Staying Centered Amid Chaos

March 20, 2020

This post was written by Irina Burlack, Atlanta Tech Village Community Coordinator & Founder of ib yoga + barre

In yoga teaching we have a saying that “we hold our issues in our tissues” meaning that we store stress in our physical bodies. Think about how you physically feel when you watch the news. Do you clench your jaw, tighten up in your chest and shoulders, or experience irregular breathing? If you are not constantly mindful about coping with stress and fear, it is very easy to store them long term. This in turn can cause harm to both your mental and physical health.

At the moment we are being flooded with news of the rapid spread of coronavirus and all of the possible outcomes because of it. I encourage you to focus on what you can control. We already know that you are washing your hands and staying away from big crowds. Now let’s find some coping mechanisms and create an on-demand de-stress toolbox. 

Due to the rapid spread of the virus we are encouraged to self-quarantine and to stay away from other people. However the beauty of being here and now is the variety of online resources readily available.

  1. Yoga - If you are looking to start your yoga practice and feel too intimidated to walk into a studio, check out resources on platforms like YouTube where you will find many options for your practice. Some of my favorite beginner-friendly yoga channels are Yoga With AdrieneBody Positive YogaFaith Hunter, and Heart Alchemy Yoga. All you will need are a yoga mat or a beach towel, blocks or a stack of books and you are ready to practice. Yoga is not only a great tool to feel connected to your body and your mind but according to The Journal of Behavioral Medicine it can also boost your immune system. Next time you feel stress and fear flooding in, unroll your mat and melt them away with a yoga practice.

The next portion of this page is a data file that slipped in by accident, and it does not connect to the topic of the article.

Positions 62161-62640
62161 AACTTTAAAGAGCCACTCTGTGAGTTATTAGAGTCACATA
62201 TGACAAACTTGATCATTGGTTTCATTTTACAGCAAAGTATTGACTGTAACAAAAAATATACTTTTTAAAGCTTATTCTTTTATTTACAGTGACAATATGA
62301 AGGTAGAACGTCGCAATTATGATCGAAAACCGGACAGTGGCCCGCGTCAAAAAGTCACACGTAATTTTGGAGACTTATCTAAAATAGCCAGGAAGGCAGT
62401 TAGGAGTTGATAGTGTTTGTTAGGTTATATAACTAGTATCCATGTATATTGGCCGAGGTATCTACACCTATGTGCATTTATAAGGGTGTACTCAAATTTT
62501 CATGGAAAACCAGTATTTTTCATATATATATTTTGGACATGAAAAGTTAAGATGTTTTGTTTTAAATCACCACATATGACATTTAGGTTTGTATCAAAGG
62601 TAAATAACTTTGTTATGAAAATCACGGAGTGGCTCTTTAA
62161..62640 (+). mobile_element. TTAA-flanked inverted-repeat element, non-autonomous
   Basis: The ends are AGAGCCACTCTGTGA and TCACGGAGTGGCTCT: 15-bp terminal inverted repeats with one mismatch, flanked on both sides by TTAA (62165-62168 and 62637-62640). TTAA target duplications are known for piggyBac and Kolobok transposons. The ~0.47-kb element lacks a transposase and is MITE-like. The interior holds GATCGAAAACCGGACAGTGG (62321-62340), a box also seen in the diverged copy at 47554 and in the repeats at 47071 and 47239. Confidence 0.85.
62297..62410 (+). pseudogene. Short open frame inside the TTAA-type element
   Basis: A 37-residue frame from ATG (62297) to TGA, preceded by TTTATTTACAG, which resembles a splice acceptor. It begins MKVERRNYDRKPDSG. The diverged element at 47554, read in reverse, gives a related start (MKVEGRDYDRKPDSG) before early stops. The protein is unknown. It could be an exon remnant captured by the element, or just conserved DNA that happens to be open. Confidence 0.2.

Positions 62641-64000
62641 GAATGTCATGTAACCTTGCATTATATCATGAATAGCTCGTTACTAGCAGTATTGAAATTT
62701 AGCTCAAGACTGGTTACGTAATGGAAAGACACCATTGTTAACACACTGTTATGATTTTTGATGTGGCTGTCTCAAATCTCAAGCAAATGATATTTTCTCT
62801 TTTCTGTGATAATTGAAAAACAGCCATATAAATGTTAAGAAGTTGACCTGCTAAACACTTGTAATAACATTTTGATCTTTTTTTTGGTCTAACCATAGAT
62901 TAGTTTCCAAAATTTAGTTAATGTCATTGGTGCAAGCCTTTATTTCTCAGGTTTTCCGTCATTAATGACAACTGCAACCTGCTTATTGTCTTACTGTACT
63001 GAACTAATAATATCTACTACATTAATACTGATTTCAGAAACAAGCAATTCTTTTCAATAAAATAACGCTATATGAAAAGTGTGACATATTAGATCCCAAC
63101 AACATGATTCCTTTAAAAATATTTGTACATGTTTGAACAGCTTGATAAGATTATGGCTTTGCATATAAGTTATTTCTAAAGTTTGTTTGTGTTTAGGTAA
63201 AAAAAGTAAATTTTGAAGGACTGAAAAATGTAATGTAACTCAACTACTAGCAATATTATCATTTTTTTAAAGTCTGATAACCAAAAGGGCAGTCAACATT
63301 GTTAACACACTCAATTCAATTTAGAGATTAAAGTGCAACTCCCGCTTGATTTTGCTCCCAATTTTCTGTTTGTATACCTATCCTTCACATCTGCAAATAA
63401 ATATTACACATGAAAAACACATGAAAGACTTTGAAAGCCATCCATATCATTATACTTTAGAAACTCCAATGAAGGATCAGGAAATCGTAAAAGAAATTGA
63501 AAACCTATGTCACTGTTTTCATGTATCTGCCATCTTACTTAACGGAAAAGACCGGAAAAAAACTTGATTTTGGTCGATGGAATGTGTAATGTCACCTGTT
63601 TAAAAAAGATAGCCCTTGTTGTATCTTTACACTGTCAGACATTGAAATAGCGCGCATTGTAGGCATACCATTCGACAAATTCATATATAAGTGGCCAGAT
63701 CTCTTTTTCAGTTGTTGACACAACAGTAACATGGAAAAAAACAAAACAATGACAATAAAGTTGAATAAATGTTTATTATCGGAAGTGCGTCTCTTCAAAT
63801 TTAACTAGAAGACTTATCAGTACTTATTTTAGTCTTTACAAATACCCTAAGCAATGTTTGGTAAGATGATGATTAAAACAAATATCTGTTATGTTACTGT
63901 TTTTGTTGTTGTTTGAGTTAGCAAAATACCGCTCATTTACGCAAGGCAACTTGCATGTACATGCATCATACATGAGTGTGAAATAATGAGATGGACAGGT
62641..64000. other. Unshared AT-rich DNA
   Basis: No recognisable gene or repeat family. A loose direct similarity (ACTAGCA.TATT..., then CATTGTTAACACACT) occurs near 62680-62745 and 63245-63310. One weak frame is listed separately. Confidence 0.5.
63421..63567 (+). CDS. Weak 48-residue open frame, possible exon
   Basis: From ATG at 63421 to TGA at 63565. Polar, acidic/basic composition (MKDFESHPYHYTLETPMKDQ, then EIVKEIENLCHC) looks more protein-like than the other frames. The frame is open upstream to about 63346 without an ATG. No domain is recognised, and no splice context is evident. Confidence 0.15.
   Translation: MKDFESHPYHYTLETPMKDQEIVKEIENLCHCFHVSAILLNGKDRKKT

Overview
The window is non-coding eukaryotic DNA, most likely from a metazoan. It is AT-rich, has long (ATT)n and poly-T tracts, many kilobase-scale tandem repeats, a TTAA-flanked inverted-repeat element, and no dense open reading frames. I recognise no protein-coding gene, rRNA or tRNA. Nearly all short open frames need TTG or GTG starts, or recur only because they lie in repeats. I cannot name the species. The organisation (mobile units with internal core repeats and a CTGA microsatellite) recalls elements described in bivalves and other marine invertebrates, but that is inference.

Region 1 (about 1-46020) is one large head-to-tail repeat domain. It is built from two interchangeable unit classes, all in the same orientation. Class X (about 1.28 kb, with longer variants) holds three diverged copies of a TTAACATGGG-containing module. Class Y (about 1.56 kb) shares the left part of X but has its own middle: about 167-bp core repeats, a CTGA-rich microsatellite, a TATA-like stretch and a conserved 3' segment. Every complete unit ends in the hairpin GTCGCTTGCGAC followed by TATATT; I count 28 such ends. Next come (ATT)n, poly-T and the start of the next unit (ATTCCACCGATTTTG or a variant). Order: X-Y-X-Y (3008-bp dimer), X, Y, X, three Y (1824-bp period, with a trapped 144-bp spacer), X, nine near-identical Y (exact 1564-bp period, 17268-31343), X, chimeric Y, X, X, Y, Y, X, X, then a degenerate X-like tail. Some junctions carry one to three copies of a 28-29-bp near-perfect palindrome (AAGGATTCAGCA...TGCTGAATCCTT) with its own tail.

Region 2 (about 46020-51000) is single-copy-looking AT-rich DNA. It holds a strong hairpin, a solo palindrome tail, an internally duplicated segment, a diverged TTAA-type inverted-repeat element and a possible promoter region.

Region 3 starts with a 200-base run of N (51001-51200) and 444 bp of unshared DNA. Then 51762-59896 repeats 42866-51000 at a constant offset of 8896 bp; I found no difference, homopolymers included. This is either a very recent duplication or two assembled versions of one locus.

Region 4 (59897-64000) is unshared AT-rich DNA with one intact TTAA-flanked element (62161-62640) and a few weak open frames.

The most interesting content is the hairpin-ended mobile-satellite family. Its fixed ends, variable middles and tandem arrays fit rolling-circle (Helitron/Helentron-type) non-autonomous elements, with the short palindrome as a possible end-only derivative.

2. Breathing Exercises - Another helpful and easily accessible tool for de-stressing is your own breath. Try the following breathing technique. Sit comfortably in a chair and begin to breathe in through your nose for four counts, inhale and hold your breath in for four, exhale for four and hold the breath (empty lungs) out for four. Repeat this for 1-2 minutes. This breathing technique is called box breathing. According to Medical News Today it is used by Navy SEALs, police officers and nurses to decrease stress and promote mindfulness.
  3. Meditation - I also encourage everyone to check out the following meditation apps: CalmHeadspace and Breethe. To benefit from meditation you need to be consistent at practicing it. So, invite your loved ones to participate in a mindfulness challenge. Encourage them to practice meditation at least 10 minutes a day and see how awesome you all will feel afterwards!

I hope that you will stay healthy and stress-free and remember “this too shall pass.”

March 20, 2020
Hilton Thompson